Perhaps because of its colleges and universities, the City of Cambridge has long been a magnet for the energetic and curious. The women of Cambridge included, their lives as scholars, trailblazers, and activists are a rich part of this tradition. Cambridge Plant & Garden Club founders were no exception, expanding the Club’s work into the community well over 100 years ago. Dedicated advocacy and hands-on effort by club members continue to be critical.
CP&GC’s engagement with the City of Cambridge began in 1910 the Plant Club made the first of many contributions for children’s gardens at the East Cambridge immigrant settlement facility, Margaret Fuller House. The house is now a National Historic Landmark and the organization remains vibrant and continues its work to “strengthen and empower youth, families, and Community residents.” In the many green spaces of the City, today’s CP&GC members retain their founders’ energy and commitment to outreach to many long-established efforts and other recently established projects.
Much of the public land and green spaces in Cambridge available for restoration and tree planting is under the jurisdiction of a Massachusetts state agency, the Department of Conservation and Recreation (DCR). CP&GC has a history of partnering with DCR, the City of Cambridge, and local nonprofits to leverage major long-term civic improvements on these DCR sites. CP&GC continues to work closely with the City and the DCR, and with multiple conservation non-profits to support these DCR-managed open spaces.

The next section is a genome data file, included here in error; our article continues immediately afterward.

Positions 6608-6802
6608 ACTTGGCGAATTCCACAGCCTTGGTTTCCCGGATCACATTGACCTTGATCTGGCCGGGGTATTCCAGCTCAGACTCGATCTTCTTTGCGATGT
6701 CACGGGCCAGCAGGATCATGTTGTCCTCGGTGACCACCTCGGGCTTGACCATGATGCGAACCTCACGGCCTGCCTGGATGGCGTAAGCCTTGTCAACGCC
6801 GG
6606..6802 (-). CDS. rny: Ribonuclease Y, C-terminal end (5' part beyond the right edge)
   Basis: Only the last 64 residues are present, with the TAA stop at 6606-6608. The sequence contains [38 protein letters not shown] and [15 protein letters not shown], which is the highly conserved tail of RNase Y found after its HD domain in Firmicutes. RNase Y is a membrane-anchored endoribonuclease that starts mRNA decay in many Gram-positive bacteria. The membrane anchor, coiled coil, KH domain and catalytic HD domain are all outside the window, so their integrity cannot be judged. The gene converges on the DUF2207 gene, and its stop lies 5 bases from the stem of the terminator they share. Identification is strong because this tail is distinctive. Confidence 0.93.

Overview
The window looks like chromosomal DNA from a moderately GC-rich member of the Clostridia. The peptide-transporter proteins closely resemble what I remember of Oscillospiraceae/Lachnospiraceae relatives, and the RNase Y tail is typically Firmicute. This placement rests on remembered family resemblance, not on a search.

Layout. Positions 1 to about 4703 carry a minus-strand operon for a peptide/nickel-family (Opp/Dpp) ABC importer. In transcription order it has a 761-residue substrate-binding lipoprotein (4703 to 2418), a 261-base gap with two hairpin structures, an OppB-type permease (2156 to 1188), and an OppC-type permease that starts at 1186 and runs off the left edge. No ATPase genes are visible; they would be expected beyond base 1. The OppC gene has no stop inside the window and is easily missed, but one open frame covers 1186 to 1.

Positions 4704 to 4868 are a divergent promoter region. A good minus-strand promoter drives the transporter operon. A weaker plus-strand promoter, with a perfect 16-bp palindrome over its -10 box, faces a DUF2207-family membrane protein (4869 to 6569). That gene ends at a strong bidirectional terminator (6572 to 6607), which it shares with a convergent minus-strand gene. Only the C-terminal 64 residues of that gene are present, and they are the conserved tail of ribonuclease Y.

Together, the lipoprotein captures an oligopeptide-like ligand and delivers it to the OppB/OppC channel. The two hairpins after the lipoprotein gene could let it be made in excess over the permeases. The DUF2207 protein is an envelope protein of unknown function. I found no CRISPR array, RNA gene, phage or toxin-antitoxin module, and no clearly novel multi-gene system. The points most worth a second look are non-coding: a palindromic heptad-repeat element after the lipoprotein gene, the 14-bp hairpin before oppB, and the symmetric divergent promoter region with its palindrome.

With a long and storied history, the City of Cambridge is home to many historic properties and the organizations who own and administer them. With a history deeply rooted in activism, many conservation organizations and social programs have formed in the City’s fertile soil. A wide variety of organizations from large and well-funded to small with limited funds, seek to improve the City and the environment at large. CP&GC has long supported these differing groups with many contributions not limited to, but including design input, plant material, and hands-on gardening.
Member clubs of The Garden Club of America share an overarching purpose “to stimulate the knowledge and love of gardening.” Horticulture, conservation, and civic planting projects all contribute. Our knowledge and love of gardening is especially nourished by an appreciation and study of the history and design of gardens.